Mayor Jennifer Roberts on urban growth, tolerance, poverty, and why rural areas and cities need different rules: America isn’t “one-size-fits-all.”
It’s an understatement to say that Jennifer Roberts has had a tumultuous time since her election last November as mayor of Charlotte, North Carolina. When Republican Governor Pat McCrory (ironically a former Charlotte mayor) and the Republican-controlled state legislature passed HB2, a measure to overturn a Charlotte city-council ordinance that added gays and transgender people to the city’s anti-discrimination laws, a battle ensued—one that has riveted national attention, polarized the state, and prompted boycotts and investment cancelations from business groups and other local governments.
Roberts, a Charlotte native, former State Department diplomat, and member of the Mecklenburg County Board of Commissioners, sat down this week with Atlantic senior editor Ronald Brownstein to discuss the debate over HB2, the tension between cities and nonurban areas in many states, and the challenge of channeling Charlotte’s dynamic economic growth into its low-income communities. The following is an edited and condensed version of their conversation, held in Charlotte on Tuesday as part of The Atlantic’s Renewal Series exploring local innovation.
BROWNSTEIN: When you look at Charlotte, it seems emblematic of a lot of fast-growth, successful cities, where you have a positive overall economic story to tell. But the challenge has been ensuring that that growth connects with all of your families, all of your communities. In your swearing-in speech, you said, “We cannot endure as a city of haves and have nots.” How is the city doing on meeting that test?
ROBERTS: It’s something that we talk about quite a bit, and when you talk about things in Charlotte, it’s not just the city council and the county commission; you talk about it with the community as a whole. We actually have a task force underway looking at that opportunity gap and that challenge, and it’s involving the faith community, it’s involving our schools, our public/private sector, our universities. I call it “The Two Charlottes.” And when I start speeches to groups, I say, “It’s the best of times; it’s the worst of times.” If you are one of those people who owns a construction company that has all the cranes going on uptown, it’s a great time for you. But if you’re someone on the west side or the east side of our city—and there is intergenerational poverty in your family, and you don’t have access to reliable transportation, you don’t have access to a high-quality school, you may not have anybody in your family who can get you that summer internship if you’re a youth—then you’re facing a lot of challenges.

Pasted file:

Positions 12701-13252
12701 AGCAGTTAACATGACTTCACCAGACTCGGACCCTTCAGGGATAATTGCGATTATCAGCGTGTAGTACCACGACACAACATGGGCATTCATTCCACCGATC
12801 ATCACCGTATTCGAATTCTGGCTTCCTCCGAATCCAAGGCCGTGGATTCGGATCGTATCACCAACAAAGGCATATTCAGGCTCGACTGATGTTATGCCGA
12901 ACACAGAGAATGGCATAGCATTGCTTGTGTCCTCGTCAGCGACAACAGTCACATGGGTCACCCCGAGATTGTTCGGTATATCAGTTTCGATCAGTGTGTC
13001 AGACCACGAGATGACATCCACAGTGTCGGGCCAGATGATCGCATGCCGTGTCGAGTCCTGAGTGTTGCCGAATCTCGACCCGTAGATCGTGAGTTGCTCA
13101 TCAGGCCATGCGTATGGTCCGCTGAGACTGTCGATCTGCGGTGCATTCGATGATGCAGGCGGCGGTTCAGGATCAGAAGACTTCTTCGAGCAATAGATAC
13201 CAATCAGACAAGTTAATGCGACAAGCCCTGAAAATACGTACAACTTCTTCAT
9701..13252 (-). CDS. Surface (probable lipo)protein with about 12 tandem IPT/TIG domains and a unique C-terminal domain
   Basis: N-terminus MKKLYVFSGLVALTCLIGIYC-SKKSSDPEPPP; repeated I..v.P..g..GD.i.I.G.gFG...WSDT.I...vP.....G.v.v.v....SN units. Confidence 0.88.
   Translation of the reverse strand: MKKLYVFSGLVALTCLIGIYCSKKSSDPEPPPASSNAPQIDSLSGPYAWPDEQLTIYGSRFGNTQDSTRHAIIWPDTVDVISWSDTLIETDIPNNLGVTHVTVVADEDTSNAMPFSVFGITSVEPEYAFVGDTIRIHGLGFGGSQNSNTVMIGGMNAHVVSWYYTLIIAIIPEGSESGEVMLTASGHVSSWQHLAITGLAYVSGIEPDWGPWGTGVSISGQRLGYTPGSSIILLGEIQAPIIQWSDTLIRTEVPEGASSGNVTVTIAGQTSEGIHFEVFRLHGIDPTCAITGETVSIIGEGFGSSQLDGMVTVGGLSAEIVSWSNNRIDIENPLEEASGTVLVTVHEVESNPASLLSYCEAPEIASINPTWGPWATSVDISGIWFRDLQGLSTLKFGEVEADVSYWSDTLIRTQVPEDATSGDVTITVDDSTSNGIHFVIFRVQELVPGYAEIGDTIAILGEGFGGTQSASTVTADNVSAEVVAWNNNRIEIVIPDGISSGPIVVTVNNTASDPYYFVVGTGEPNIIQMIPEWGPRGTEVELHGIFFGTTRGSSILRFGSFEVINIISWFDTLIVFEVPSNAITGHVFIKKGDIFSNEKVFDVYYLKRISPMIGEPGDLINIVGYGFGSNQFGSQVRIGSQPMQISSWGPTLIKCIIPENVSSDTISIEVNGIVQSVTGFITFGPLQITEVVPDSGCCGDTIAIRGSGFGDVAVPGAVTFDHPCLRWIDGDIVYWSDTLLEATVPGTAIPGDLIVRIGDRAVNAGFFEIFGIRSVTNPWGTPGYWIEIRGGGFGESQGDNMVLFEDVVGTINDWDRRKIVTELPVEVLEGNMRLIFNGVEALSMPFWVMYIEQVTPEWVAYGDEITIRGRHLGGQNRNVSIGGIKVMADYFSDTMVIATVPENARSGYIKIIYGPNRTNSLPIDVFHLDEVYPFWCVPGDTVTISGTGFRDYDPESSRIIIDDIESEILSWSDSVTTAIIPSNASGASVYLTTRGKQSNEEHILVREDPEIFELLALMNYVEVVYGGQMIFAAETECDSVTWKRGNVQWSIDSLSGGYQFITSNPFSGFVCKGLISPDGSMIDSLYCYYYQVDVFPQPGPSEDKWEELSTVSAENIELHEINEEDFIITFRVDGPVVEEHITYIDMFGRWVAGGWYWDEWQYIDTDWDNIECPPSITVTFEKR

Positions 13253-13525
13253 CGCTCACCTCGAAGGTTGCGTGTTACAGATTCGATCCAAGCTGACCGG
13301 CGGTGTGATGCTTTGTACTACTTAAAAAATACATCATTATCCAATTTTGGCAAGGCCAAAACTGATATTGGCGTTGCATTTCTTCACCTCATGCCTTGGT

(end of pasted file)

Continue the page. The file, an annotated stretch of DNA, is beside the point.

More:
BROWNSTEIN: To what extent has the growth that you have seen reached into those communities?
ROBERTS: Some of the growth does, but not enough. Take affordable housing: I was county commissioner before I was mayor, and several years back, our gap was about 17,000 units. Our gap is now 34,000 units. We know that we are not working hard enough to partner with our private sector to try to figure out a way to supply more affordable housing within the city. We have folks who are living in other counties who have to have that long commute in, and that long bus ride, and that is part of their challenge in growing out of poverty.
BROWNSTEIN: Many fast-growth cities face the same dilemma: overall very positive economic story but difficulty getting their own kids, particularly their low-income African American and Hispanic kids, on a track to compete for the jobs they’re creating. What’s unusual about Charlotte is the extent to which you are addressing this overtly with the task force. You served on a task force on immigration last year, and also the school board is engaged in a serious process now about deconcentrating both economic and racial segregation. As you go through these various efforts, what are the main things you are learning? What it will take to create more inclusive growth?
ROBERTS: Well, it’s multifaceted. And this is why the public sector can’t do it alone, because there are so many aspects to it—social capital, for example, where you’re talking about communities, you’re talking about community leadership, faith leadership, family structure, a lot of things that government can’t dictate. But if we work with our private sector, if we work with our faith community and our community leaders, we can start to address some of those challenges.
Early childhood is a huge piece of that … Exposure for our young people to vocabulary, to museums. You know, there are great museums here. Can they afford to go? Do they have transportation to go? Do they have out-of-school programs that enrich what they’re doing while they’re in school? And so one of the things that my office is focused on is on youth employment and mentoring, and we also have an initiative that’s trying to strengthen the capacity of our afterschool programs.